Easy Memory Improvement Tips

Memory Improvement Tips

Easy Memory Improvement Tips

From Kagzi Badam to Memory Plus, tens of concoctions promise you a better memory. Alas! Only if things had been that easy! Each of us would have been a genius.

Memory slips, or moments of forgetfulness, are something we all suffer from. Often a name is on the tip of our tongue but we fail to come out with it. It is the same when we try to recall the most suitable word and fail. Situations such as this arise often enough, and we wonder how we could improve our memory.

Before we go on to learn some simple ways, you must know why Mother Nature planned it such. In fact, if you think some more, you will soon realize that the evolution of imperfect human memory is a blessing in disguise. Honestly, memory must be defective to be effective! Had it not been so, we would have been driven crazy with the mine of information that we all receive. The mind would have simply got cluttered with trifles. The merit, therefore, lies in being able to remember things that matter to you. And here are some handy tips to that:

Remember, there is no substitute for hard work:

If you must face a memory test, go well prepared. Do not just rely on recalling from your remote memory. Revise actively. Plan and work in such a way that you may do active revision. Read a text once, read it once again within the next 24-hours and again within a week to ten days, for it to stick firm and nice in your memory bank.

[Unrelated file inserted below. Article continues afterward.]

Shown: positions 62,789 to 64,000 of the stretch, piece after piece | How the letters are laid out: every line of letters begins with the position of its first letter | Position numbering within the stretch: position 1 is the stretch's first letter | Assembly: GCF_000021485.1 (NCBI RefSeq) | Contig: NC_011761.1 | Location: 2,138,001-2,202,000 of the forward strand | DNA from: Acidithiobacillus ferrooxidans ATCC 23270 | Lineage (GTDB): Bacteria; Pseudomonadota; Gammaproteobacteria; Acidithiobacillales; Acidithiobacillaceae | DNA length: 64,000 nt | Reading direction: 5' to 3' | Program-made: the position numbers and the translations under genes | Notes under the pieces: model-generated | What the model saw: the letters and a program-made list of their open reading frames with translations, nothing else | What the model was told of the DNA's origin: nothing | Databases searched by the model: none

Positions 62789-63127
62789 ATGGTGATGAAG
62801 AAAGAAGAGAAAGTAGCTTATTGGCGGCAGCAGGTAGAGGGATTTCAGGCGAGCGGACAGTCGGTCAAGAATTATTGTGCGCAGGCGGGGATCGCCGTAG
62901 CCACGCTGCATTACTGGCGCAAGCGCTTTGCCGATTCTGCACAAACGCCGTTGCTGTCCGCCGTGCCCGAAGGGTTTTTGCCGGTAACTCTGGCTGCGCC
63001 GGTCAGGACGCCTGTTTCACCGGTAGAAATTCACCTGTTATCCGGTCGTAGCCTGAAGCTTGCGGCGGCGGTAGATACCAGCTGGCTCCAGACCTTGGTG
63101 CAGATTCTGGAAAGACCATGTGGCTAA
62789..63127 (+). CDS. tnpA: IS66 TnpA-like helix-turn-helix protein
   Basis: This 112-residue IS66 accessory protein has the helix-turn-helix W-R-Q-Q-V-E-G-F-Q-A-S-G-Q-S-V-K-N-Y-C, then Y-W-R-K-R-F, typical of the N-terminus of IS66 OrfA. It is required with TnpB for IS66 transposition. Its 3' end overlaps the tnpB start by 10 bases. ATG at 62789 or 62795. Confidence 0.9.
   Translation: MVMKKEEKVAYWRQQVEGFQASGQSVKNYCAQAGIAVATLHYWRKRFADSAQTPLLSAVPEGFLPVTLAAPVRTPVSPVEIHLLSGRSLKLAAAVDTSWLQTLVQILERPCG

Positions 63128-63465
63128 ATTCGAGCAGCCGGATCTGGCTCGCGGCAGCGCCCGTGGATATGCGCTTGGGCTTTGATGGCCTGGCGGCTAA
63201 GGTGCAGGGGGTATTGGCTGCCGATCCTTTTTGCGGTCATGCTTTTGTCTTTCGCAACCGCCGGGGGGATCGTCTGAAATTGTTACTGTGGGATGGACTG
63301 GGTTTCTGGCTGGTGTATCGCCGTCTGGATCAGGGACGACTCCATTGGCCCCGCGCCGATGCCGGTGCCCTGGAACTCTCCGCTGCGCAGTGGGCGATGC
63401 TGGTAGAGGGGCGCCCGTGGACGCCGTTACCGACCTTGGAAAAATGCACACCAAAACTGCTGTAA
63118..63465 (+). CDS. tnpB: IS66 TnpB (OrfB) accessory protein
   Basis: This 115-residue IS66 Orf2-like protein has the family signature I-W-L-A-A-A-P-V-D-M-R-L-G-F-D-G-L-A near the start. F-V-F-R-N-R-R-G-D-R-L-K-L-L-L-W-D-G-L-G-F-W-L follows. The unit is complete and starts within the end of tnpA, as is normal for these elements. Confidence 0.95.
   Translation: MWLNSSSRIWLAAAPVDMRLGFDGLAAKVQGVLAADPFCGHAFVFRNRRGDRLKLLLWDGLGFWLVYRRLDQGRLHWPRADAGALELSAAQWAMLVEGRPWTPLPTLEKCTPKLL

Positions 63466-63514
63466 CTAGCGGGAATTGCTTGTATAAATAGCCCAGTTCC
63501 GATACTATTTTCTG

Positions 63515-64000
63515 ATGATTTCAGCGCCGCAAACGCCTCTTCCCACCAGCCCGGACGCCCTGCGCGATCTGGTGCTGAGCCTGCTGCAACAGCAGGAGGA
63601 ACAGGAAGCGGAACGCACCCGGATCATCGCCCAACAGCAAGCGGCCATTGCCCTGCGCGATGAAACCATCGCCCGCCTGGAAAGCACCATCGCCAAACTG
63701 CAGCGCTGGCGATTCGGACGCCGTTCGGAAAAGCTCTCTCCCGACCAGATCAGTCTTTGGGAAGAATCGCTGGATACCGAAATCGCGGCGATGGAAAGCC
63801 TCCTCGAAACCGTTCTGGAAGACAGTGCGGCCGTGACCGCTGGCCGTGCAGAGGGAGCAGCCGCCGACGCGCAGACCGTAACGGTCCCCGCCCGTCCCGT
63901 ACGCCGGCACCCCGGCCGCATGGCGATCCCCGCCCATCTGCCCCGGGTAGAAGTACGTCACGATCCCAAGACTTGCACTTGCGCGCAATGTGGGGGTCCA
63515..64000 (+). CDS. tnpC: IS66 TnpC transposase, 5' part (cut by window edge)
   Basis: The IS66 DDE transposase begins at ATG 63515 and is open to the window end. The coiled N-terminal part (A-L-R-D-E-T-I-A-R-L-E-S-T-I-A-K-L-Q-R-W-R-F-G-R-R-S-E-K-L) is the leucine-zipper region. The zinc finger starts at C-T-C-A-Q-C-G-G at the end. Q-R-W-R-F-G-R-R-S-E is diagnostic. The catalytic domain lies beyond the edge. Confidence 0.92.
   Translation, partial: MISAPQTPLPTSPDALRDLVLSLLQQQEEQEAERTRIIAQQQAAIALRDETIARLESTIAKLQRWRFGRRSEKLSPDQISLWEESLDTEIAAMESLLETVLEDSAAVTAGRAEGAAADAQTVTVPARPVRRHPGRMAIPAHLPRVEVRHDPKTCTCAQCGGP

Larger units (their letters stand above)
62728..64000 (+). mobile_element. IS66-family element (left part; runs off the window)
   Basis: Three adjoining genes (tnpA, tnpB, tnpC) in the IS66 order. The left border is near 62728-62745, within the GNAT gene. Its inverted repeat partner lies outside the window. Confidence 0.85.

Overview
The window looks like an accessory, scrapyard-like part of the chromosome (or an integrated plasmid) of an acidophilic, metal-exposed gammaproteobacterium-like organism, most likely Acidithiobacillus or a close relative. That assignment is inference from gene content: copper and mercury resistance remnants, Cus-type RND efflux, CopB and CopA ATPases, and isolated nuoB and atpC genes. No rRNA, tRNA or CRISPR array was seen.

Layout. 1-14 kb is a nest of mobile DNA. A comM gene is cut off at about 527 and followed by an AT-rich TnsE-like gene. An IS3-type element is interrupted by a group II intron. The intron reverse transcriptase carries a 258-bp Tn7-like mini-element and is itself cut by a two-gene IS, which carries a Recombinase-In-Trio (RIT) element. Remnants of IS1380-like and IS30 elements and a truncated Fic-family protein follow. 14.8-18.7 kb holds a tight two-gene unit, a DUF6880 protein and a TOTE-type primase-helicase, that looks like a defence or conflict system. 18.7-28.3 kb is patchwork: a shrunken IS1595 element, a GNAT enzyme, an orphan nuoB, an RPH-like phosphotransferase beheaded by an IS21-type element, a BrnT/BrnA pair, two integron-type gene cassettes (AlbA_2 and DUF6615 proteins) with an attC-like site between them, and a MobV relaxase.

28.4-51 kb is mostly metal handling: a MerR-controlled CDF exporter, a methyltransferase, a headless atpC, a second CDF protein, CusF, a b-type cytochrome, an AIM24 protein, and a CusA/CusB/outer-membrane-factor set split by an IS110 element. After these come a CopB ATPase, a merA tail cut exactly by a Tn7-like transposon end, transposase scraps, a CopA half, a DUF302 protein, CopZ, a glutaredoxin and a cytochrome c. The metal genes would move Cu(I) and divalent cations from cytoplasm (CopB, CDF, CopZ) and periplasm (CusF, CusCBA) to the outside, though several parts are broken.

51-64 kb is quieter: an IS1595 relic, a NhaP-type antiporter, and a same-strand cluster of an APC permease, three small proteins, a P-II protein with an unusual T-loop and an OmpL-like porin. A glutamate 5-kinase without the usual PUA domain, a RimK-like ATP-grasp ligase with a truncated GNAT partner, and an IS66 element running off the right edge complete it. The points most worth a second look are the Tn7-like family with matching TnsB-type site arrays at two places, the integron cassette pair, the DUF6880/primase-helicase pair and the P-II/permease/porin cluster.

Take notes, read them aloud, recite information to your self, draw an outline - because all of it helps-highlight important lines and paragraphs. Give yourself practice tests to figure out where you need to work more. You may also use revision aids to test yourself.

Be observant:

Observing means paying fullest attention to detail and soaking it up. This is a skill few people are good at. For instance, you must have seen a 500-rupee currency note several times, but can you remember what is pictured on the back of it? Unless you know it is Gandhi Ji leading his fellow citizens on the Dandi March, you must improve your observation skills. The rule is: Learn to click a mental picture of the things that are significant to you.

Make mnemonics and think in rhymes:

Make mnemonics or a rhyme for hard-to-recall facts and complicated and highly detailed information. It helps, and in a big way. Many things that I learned at medical school nearly twenty-five years ago are still glued to my memory simply because a friend was clever enough to coin a few interesting mnemonics. You can try it too. It works like magic every time.

Think around. To oil your recall machinery and get it working, reinstate as much as possible of what you know surrounding the issue, and there is every possibility that the missing piece of information will come back to you quickly in a flash. The more connections you make, the better your chance of striking at the correct answer.

To remember events, look for markers: